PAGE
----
This notion of caliphate, the core in the management of the world as described in the Qur’an implies equality between man and woman. It is involvement in public space, equal freedom. It is the responsibility to choose, manage, and participate in society. It is not easy today for women to take our place on earth as caliphs. Although worship is a duty and a right of every Muslim, there are limits in our access to the mosque. We face reduced participation in community meetings and decisions, even though the Qur’an gives women the power to participate in the government of the community. There is also gender bias in education in religious matters, even though knowledge is a duty and the right of every Muslim. In general, Muslim women are not trusted to be educators, counselors, mediators, or leaders; even though Allah (SWT) and the Prophet trusted us to hold these roles. When our sisters point this situation, the answer is always the same. Why you complain? The Qur’an came to improve the status of women. There are many traditions (hadith) that show that women could ask questions directly and offer their opinions in matters of religion, economic and social issues, which makes it clear that it is not Islam, but patriarchy that is preventing us from taking the place we deserve by right and filling our roles as Muslims. Limiting the contribution of women in the community and/or remaining indifferent and doing nothing to facilitate our inclusion as caliphs is ignoring the basic teachings of the Qur’an: social justice, freedom, and reason.
What Can We Do?
First, in spite of the numerous cultural forces to which we are subjected, Muslims should engage in self-criticism. If today’s image of Islam and Muslims is negative, this is largely because of Muslims themselves. Second, we must recognize the contribution of Muslim women to the Islamic community and humankind as a whole, not only in the history of Islam, but in our present and future as mothers, workers, professionals, scholars, sisters, wives, leaders, and activists as bearers of a message with unique voices. Third, we must recognize the diversity of Muslim women and humanity. While not all of us have the same talents, tastes, and abilities, all are called to contribute. This recognition must start with ourselves. As Muslim women, we must empower ourselves and each other around this caliphate we have been given. No one will do it for us.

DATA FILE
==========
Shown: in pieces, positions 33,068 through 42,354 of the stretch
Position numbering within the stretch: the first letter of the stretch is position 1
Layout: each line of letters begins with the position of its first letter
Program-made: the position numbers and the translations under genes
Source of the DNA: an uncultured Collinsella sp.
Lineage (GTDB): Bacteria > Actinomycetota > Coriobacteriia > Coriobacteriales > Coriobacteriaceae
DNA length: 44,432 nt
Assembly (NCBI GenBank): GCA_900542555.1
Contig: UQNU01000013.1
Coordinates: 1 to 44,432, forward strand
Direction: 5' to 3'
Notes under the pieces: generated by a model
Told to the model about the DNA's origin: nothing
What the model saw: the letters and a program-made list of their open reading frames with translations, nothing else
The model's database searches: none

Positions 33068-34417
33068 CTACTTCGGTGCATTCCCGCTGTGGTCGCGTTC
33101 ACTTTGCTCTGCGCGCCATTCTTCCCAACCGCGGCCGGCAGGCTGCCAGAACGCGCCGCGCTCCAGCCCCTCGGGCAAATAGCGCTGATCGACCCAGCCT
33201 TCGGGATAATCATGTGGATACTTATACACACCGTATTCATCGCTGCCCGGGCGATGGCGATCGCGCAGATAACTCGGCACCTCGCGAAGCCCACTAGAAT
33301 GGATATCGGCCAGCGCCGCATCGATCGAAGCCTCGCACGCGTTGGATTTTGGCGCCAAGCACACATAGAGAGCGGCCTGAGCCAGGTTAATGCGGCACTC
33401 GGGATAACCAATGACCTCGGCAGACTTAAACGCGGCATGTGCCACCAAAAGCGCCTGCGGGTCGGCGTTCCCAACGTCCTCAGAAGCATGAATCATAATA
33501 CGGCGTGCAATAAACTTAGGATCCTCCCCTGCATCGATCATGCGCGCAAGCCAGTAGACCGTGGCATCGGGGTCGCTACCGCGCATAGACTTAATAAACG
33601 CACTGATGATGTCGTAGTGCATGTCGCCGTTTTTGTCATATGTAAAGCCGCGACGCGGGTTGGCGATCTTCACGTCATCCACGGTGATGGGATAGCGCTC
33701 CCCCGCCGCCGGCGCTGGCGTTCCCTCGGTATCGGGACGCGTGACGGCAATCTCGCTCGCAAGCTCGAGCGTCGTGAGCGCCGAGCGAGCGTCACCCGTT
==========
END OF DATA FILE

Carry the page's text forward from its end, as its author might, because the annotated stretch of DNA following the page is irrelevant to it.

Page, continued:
To paraphrase Mahatma Gandhi, we must be the change we want to see and at the same time recognize the legacy of our sisters from the past. We must acknowledge that our role in history is being written today as we are taking back our caliphate without hesitation. Islam has honored women, and women have honored Islam. It’s in our hands to create a new legacy for the future.
*”Subhanahu Wa Ta’ala,” or “Glory to Him, the Exalted.”
Vanessa Rivera de la Fuente is a Writer, Mentor and Community Educator in Capacity Building for Grass Roots Female Leaders and Advocates. A Muslim Feminist who is an Independent Researcher of Gender and Islam in Latin America on Feminist Hermeneutics, Muslim Women Representations, Queer Identities and Movement Building. She blogs in Spanish at Mezquita de Mujeres, a site dedicated to explore the links between Gender, Religion and Feminism as well to Women from the Global South as Change Makers in their communities.